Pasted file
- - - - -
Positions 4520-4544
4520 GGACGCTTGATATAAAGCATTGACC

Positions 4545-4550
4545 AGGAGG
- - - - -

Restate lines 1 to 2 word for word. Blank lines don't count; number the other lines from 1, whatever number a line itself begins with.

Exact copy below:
Positions 4520-4544
4520 GGACGCTTGATATAAAGCATTGACC